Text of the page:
Vikings: History and Legacy

The Vikings’ history has, since the they burst on the scene in 793 by raiding the Lindisfarne monastery, been marked with the idea that they were bloodthirsty marauders, pillaging, raping and burning everything they saw,

Other aspects of their history got little attention until fairly recently. The excavation of York was the first major stepping stone in giving the Vikings a second change. The general view of their history began to change.

So who were the ancient Vikings, were they a barbaric race of pillaging rapists or were they simply a race of aggressive salesmen with a killer sales pitch. Being Vikings our self, we find it important to depict as true an image as possible of the race that’s been called the ancient Vikings.

The ancient Vikings

Usually when we talk about the ancient Vikings, the notorious raiders come to mind. But this is only a part of the picture, and a small part at that. We seldom see the huge culture that rests behind these coastal raiders, the families, arts and crafts of the Scandinavians in the early middle ages.

Most of the time these people are being called ancient Vikings or just simply Vikings. But this word is not the word used by these people themselves or by the monks writing about their first encounter. Northmenn or Normans is more correct way of calling them.

The word Viking comes from the old Nordic word vik or bay and was according to the Icelandic sagas, used in reference with the act of pirating. The phrase “fara í viking” in English meant sailing off to far away shores to pillage.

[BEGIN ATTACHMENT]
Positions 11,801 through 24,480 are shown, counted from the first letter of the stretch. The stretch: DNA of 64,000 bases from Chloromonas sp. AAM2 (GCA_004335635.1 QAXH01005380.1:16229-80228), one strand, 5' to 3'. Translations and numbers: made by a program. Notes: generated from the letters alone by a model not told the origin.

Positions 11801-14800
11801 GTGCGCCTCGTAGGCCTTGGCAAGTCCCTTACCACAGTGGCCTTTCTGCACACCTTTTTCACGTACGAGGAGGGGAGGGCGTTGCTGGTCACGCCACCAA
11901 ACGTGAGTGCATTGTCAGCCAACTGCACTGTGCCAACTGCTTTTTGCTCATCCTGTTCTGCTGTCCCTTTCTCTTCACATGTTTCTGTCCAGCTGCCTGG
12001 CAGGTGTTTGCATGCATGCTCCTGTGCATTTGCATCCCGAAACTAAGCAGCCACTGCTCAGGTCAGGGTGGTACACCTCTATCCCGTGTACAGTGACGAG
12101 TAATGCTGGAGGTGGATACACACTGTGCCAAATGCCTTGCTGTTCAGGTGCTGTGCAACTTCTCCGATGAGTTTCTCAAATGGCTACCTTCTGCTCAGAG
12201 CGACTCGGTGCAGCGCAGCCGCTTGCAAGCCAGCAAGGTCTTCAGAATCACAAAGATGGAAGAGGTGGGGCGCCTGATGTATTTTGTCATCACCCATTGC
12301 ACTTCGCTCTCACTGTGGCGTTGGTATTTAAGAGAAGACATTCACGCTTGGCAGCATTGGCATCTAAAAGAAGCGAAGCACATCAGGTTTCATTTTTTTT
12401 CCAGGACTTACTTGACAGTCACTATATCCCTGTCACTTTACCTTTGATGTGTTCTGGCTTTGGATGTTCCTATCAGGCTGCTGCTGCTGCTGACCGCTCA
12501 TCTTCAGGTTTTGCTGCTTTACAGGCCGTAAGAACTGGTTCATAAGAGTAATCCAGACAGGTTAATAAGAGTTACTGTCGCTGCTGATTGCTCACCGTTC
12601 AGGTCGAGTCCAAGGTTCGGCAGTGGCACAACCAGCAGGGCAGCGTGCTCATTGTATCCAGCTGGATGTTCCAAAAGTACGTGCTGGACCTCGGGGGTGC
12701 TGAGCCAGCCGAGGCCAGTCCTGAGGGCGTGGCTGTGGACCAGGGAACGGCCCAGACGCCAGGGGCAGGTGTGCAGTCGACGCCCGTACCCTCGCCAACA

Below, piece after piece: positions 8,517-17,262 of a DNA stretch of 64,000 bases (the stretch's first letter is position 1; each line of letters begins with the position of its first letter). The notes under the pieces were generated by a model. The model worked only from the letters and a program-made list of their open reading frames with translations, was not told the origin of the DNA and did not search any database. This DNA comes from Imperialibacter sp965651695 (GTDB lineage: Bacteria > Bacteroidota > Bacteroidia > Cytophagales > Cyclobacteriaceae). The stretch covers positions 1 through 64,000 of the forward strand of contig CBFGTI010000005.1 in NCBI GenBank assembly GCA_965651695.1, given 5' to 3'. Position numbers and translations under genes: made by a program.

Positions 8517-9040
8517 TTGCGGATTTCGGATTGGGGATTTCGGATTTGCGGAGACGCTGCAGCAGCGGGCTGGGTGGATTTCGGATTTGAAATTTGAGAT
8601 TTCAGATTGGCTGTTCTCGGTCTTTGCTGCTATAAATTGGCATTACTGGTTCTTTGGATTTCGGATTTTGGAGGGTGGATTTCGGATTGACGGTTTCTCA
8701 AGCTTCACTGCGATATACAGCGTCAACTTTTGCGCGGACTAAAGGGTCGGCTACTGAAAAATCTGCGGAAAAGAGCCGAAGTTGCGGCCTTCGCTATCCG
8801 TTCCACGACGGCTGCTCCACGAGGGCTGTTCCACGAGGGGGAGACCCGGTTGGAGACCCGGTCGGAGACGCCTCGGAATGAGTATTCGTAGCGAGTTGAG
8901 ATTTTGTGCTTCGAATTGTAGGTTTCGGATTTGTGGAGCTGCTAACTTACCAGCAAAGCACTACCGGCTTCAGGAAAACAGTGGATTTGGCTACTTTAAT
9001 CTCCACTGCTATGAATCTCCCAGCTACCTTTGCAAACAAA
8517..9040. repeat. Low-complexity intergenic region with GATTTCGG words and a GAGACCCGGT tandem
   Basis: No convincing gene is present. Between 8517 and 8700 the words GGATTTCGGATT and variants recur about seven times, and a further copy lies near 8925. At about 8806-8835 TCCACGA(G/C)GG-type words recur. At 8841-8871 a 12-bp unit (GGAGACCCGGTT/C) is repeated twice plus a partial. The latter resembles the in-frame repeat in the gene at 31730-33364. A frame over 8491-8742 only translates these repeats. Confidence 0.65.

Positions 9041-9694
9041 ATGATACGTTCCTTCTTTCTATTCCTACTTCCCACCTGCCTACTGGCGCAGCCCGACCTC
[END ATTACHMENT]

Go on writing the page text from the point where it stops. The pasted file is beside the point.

The word Viking or Vikings has become so well known, that it’s probably easier to change our ideas about these people than start using another name for them. For us, the descendants of these people, the word Viking also holds a deeper meaning. For us it’s not just a cult, it’s a culture. It’s who we are.

So through the Vikings-history website we will give you a glimpse of who we are and where we come from.

The way of the Viking

On this site we will be looking at all aspects of the Vikings. Who they were and where they came from.

We will show them as warriors and farmers, family man and merchants. We will be looking at their homes and working places, craft and culture, mothers and children. We hope that you’ll see that these were ordinary people in not so ordinary times.

For us this subject is part of our heritage. Being Icelandic, we can trace our roots to the Vikings of the 10th century and most of all, we could understand them if we met today. Our language is the old language of the Vikings and that is a privilege in itself.